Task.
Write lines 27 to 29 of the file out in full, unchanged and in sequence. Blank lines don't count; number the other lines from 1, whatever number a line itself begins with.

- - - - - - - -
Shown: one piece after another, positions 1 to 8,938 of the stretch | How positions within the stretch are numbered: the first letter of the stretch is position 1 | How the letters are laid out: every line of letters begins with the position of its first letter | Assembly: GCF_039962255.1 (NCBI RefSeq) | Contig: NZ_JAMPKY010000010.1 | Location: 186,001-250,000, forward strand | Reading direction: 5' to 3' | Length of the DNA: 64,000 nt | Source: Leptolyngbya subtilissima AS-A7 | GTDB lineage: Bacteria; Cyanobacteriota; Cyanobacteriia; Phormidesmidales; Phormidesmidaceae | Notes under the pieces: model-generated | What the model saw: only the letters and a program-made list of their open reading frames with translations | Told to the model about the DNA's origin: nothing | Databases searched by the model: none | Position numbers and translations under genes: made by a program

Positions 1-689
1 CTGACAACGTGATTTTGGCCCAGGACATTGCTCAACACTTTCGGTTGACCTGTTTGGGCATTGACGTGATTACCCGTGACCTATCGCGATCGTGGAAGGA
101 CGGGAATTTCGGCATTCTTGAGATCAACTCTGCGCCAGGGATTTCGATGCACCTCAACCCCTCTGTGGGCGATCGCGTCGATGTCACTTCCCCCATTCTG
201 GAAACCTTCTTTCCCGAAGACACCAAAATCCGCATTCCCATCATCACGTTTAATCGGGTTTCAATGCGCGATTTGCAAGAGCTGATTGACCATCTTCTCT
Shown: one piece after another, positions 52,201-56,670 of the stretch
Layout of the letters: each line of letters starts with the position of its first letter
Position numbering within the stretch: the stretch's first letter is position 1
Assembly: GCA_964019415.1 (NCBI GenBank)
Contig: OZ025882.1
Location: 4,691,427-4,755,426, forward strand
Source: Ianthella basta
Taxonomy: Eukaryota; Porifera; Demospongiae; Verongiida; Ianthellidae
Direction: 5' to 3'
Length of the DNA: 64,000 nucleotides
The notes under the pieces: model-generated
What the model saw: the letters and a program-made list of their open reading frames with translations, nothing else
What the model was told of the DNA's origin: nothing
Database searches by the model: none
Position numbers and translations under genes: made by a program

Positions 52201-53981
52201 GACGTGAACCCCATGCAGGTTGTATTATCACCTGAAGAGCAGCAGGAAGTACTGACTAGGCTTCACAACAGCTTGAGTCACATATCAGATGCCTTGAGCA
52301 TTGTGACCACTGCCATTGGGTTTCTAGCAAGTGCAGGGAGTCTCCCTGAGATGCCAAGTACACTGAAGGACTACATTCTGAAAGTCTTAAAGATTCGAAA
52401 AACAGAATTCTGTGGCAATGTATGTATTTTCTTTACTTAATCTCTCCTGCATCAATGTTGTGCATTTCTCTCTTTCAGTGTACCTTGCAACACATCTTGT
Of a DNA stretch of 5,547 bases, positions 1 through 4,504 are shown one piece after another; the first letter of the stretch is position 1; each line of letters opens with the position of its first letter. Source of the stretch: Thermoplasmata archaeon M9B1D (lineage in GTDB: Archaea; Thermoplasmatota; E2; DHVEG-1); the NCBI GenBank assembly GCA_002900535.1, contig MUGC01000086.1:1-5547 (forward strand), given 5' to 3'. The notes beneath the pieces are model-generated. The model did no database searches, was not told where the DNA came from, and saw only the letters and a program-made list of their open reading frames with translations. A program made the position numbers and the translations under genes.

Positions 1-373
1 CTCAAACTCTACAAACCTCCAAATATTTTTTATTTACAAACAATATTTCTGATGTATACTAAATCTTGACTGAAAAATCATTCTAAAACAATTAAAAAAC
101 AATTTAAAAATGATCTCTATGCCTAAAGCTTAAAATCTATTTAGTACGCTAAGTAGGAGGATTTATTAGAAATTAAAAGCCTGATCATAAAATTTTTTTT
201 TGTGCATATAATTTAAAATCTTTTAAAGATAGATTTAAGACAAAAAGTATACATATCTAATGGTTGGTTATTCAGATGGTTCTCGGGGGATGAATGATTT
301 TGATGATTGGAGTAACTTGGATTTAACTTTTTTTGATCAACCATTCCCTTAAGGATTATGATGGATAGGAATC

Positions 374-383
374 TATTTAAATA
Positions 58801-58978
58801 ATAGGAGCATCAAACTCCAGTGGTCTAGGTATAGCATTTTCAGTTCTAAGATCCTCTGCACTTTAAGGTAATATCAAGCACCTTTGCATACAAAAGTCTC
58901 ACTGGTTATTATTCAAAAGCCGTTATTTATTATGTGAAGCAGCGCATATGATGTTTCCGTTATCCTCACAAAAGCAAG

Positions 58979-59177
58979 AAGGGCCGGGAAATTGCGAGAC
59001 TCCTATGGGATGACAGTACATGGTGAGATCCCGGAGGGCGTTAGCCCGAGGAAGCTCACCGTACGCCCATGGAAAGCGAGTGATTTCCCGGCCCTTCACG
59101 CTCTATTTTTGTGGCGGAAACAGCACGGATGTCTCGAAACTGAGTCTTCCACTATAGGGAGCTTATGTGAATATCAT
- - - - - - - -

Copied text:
1 CTCAAACTCTACAAACCTCCAAATATTTTTTATTTACAAACAATATTTCTGATGTATACTAAATCTTGACTGAAAAATCATTCTAAAACAATTAAAAAAC
101 AATTTAAAAATGATCTCTATGCCTAAAGCTTAAAATCTATTTAGTACGCTAAGTAGGAGGATTTATTAGAAATTAAAAGCCTGATCATAAAATTTTTTTT
201 TGTGCATATAATTTAAAATCTTTTAAAGATAGATTTAAGACAAAAAGTATACATATCTAATGGTTGGTTATTCAGATGGTTCTCGGGGGATGAATGATTT